Looking at figure 6 and 7, you can see the two smile lines happening on Tom. The ones running from nostril past the corner of the mouth. There's a certain shape cheeks take when the "zygomatic major" is active. (That's one of two major smiling muscles.) The cheek balls up kinda under the eyes and makes a long crinkle perpendicular to the muscle itself. Like gathering fabric with a single stitch, if you're a person who sews.

The key word here is "active". I had this word in my head when describing "appely" to myself. Along with the sense that having kind of round bits in front was important. I also knew that the smile was important somehow.

So... What would it look like if a cheek had all the clues for a smile already there? Well, it would have more fat in the front, creating a roundy bit and a little dip/crease area by the nostril, similar to the smile line. Cool. Now I'm going to show you an absurdly subtle example picture. The green lines should show the contour. Hopefully. The first two floating heads are Tom with his own, narrow bridged nose. The second two are what might happen if his nasil bone randomly got wider. (And maybe a little taller too. Sorry, I don't mean to muddy the waters, I'm still learning here too.)

Mmmm.... next time I'll make a bigger example picture. (Fig 8) The point is, with a wider nose, the front area of the cheek wouldn't be as flat. The angle of the flesh that comes down off the side of the nose is softer. So the... 'height' of the cheek is a little greater under the eye. Where the smiles happen. And because it's thicker, the shadow near the nose is a little greater. Making that great faux smile line.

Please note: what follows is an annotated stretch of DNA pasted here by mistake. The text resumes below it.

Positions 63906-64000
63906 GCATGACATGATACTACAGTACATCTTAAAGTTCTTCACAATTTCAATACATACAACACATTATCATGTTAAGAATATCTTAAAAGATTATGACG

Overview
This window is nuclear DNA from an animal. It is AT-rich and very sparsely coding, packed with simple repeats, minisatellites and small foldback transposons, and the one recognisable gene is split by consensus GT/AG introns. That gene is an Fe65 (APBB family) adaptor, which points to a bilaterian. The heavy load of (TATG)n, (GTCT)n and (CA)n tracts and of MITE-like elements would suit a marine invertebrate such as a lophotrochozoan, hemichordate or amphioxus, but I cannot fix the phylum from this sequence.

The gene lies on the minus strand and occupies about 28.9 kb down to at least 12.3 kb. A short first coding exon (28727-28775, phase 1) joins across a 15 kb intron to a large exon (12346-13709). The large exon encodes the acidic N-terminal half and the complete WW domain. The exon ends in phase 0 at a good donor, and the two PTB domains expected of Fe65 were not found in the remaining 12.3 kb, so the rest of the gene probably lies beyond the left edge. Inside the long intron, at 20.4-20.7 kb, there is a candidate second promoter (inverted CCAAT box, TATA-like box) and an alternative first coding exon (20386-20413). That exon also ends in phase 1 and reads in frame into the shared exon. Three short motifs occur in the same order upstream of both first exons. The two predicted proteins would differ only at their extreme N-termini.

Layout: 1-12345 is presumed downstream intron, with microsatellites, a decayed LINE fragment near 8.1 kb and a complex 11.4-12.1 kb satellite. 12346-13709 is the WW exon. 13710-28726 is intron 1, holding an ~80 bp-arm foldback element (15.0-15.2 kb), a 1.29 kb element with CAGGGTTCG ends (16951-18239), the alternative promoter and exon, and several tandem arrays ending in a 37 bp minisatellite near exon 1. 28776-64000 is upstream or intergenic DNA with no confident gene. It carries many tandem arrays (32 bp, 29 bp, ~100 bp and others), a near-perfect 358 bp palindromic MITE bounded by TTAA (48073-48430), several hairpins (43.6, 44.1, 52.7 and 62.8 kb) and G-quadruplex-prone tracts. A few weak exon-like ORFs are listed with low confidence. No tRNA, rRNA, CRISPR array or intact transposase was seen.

I'm still uncertain how this move might effect the outer portion of the cheeks. Something to remember as I keep working.

Cheekbones also play a big role in this. Because um, they're cheekbones. Obviously. I only have superficial evidence of, well, anyone's cheekbone shape. Because I don't make a habit of cutting open people's faces. Or randomly poking people in the face to see where the cheekbone ends.

Pretty much, I think the cheekbones have to be in a sort of mid way Goldilocks zone for Appley cheeks to really show. People with cheekbones that are higher will tend to get really strong triangular shapes down the side of their face, that overshadow the appliness. Morgan Freeman, back up there in Figure 2, is really close to that catagory. Not quite though.
People with cheekbones that are too low won't have the support under the apple (in the more traditional, make-up person sense of the word) of the cheek. And the cheek will collapse in a kind of William DaFoe kind of way.

Finally, there is a degree of facial fat that's required for this to work. It has to live right there near the side of the nose. The thing I'm still curious about is what makes fat want to live there over some place else? Is it the nice weather? I hear there's a nice school for fat kids in the orbital fad pad, why not there? Tis a puzzlement.

Worth noting, the portion of the cheek that gets appley is part of what I call the "third eyebag" or "third tier eyebag". Don't try to google it. I made it up. I think that's a horse of a different color for another pony ride. I've been working on translating this mess of a thought to english for the better part of two days.

Phew. That was harder than I thought it would be.